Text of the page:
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Dispatch from the Director: What is the Plan...

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Denver Transportation Institute

Feature  •
david fisher

What is the plan…

The press related to the new U.S. government $1 trillion+ infrastructure plan is generating a lot of chatter. The percentage of funding destined to help rebuild aging roads and bridges and what actually constitutes “infrastructure” is having a lively debate.

The current version of the bill dedicates approximately $547 billion to primary transportation elements such as $343 billion for roads and bridges, including $20 billion for safety improvements, $109 billion for modernization of public transport, $25 billion for airports and $17 billion for inland waterways and ports. There is still extensive debate related to rail and additionally, how much Amtrak and other passenger rail transportation might get. Part of the contentious discussion is related to establishing grants, tax incentives, etc. to expand and support electrification of transportation.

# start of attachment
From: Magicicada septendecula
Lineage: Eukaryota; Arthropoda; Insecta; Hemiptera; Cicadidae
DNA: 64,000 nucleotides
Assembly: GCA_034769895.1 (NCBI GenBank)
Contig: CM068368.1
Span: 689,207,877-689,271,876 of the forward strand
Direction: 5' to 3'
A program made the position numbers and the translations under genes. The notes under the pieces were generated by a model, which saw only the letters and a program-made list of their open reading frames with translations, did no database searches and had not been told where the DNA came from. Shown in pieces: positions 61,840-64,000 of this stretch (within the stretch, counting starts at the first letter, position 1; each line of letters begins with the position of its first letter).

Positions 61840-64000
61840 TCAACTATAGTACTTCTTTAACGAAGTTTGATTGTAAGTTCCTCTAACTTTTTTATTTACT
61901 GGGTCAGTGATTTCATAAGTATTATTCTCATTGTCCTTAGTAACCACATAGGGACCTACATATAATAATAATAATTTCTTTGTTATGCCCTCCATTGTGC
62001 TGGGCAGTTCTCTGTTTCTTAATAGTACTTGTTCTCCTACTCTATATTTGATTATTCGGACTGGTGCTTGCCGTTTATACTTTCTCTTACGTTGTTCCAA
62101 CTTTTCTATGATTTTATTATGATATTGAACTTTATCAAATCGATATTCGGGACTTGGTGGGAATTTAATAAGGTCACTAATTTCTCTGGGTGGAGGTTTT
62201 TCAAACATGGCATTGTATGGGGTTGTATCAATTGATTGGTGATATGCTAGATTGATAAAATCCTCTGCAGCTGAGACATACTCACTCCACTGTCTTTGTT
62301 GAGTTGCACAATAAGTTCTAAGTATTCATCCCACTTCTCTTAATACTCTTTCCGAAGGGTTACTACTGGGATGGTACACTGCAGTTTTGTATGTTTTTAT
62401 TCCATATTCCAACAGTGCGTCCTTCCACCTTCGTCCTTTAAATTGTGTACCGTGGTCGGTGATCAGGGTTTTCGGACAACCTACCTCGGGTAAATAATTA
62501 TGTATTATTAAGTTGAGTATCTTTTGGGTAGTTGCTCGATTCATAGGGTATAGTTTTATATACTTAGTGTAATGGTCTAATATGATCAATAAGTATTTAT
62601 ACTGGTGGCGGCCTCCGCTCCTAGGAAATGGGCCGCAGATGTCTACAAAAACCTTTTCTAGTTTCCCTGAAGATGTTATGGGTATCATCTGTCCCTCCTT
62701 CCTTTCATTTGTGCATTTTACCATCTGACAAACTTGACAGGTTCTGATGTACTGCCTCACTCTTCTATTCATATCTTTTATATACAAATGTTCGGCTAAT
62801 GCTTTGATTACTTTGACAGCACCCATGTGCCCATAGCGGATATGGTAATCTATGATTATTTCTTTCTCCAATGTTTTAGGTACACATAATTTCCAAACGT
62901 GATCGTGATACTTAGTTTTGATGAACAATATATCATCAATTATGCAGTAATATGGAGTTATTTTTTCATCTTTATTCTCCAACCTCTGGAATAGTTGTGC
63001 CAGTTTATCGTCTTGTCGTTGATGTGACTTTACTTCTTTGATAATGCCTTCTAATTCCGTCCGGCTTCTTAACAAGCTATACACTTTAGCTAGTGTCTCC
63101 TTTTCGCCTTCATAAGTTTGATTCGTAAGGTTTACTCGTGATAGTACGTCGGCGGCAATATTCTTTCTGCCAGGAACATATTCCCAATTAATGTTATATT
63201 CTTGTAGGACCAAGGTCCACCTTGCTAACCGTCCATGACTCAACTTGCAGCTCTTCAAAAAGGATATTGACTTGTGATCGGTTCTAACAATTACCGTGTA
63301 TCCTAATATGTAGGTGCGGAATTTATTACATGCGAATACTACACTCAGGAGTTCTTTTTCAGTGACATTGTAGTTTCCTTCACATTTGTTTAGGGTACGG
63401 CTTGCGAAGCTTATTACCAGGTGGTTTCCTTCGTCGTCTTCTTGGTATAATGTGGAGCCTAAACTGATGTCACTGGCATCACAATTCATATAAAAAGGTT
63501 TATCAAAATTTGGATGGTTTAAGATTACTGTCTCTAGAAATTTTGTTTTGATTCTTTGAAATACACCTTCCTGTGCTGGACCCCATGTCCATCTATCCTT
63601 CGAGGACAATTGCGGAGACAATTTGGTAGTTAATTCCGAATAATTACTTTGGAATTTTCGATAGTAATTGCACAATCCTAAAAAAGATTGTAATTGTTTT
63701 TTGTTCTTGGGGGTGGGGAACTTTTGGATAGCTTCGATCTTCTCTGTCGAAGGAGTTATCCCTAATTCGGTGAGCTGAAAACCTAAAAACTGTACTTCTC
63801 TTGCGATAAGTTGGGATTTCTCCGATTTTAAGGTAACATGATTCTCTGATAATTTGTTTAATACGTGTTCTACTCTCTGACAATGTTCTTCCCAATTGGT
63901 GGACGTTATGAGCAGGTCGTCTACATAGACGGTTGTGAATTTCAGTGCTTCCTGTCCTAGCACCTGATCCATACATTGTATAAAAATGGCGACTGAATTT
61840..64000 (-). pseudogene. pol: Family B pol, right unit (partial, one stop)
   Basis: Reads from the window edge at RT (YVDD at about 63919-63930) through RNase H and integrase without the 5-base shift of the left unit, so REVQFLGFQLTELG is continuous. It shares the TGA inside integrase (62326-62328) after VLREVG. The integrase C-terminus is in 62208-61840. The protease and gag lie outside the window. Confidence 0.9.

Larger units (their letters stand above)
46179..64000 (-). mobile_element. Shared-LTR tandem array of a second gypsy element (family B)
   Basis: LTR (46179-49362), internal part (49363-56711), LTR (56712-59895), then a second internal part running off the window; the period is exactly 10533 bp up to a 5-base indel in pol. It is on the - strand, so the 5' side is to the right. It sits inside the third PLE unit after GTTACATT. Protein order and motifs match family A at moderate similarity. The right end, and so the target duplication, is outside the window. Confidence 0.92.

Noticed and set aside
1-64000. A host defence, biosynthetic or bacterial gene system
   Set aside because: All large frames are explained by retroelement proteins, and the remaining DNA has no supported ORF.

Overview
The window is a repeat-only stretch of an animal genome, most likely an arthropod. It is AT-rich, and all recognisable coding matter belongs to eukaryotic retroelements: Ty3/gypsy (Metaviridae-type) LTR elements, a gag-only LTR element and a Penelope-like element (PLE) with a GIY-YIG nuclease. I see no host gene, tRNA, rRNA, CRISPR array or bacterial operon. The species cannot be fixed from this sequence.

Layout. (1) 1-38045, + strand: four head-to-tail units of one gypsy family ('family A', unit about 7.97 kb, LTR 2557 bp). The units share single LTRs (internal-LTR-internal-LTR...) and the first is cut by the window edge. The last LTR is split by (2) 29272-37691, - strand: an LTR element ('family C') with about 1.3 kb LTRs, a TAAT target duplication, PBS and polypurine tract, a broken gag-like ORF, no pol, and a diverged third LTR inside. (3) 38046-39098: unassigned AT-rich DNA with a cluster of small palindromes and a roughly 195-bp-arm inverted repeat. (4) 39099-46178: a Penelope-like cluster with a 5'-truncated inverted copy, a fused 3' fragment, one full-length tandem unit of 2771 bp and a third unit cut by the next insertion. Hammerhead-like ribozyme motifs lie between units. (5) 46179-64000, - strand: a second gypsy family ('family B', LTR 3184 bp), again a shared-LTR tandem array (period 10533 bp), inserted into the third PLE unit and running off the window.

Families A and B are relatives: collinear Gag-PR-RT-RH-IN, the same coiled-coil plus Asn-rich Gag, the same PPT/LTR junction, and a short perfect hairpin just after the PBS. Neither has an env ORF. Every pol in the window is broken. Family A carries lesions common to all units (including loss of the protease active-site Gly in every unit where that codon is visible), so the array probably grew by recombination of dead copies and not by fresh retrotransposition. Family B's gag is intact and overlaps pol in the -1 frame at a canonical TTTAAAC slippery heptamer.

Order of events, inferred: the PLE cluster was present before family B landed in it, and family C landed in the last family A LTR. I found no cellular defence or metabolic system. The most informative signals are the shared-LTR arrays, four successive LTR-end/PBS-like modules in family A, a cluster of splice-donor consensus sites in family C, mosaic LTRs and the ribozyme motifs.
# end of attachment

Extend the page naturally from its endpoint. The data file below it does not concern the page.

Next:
What is likely to grab the attention among the transportation priorities will of course revolve around the how-to-pay-for-it debate. Issuing credits for electrification when the whole industry is already heading that way will get a lot of attention.

The current federal tax on fuel is $0.18 cents per gallon and has not been raised since 1993. Several states are experimenting with graduated fuel taxes and there is discussion occurring about taxes based on road use and total miles, and that would include electric vehicles. But ideas like this are likely going to disproportionally impact rural drivers and hit the transportation industry particularly hard.

Mike Frey, DTI board member and President of Pacific GeoSource, summed up this situation nicely, saying “While we are excited about the prospect of more access to Electric Vehicles and a cleaner earth to live on we also need to remain cognizant of the fact the EV will not change the way our roads and bridges fail nor does it promise to reduce the amount of traffic on the road. Roads will still need to be fixed just as rapidly as they are today. More EV means less fuel consumption which leads to less gas tax to fund the future fix. This all creates an interesting dilemma that we are eager to help the United States solve.”

Of course, the process is not complete, and compromises and changes are forthcoming. We are all dependent on Congress moving the initiative forward. We hope the ride will not get too bumpy.

Have thoughts to share about the proposed plan? Drop us a line at